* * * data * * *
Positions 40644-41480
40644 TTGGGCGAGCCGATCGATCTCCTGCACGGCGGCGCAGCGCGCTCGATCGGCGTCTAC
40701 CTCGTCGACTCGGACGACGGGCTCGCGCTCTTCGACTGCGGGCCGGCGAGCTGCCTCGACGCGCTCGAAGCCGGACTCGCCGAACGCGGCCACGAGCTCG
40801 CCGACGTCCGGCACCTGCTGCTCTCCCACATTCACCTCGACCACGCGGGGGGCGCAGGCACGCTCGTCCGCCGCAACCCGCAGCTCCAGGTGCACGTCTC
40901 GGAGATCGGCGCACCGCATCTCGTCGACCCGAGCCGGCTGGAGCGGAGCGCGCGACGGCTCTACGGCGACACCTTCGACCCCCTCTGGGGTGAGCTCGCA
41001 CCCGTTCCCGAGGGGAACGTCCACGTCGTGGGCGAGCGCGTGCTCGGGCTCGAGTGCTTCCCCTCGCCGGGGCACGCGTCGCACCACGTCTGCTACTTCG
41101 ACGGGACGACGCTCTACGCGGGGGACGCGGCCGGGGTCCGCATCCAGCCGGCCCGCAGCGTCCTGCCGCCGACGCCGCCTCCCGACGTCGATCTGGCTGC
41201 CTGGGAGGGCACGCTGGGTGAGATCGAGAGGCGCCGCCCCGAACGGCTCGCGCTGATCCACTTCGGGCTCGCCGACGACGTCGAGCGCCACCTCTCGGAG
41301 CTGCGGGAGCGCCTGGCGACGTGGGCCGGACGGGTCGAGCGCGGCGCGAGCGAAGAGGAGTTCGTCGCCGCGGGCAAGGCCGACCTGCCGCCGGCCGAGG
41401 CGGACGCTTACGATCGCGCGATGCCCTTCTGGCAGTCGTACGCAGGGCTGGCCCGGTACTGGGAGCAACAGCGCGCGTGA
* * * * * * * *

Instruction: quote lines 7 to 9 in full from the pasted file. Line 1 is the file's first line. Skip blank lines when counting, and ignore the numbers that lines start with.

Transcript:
41101 ACGGGACGACGCTCTACGCGGGGGACGCGGCCGGGGTCCGCATCCAGCCGGCCCGCAGCGTCCTGCCGCCGACGCCGCCTCCCGACGTCGATCTGGCTGC
41201 CTGGGAGGGCACGCTGGGTGAGATCGAGAGGCGCCGCCCCGAACGGCTCGCGCTGATCCACTTCGGGCTCGCCGACGACGTCGAGCGCCACCTCTCGGAG
41301 CTGCGGGAGCGCCTGGCGACGTGGGCCGGACGGGTCGAGCGCGGCGCGAGCGAAGAGGAGTTCGTCGCCGCGGGCAAGGCCGACCTGCCGCCGGCCGAGG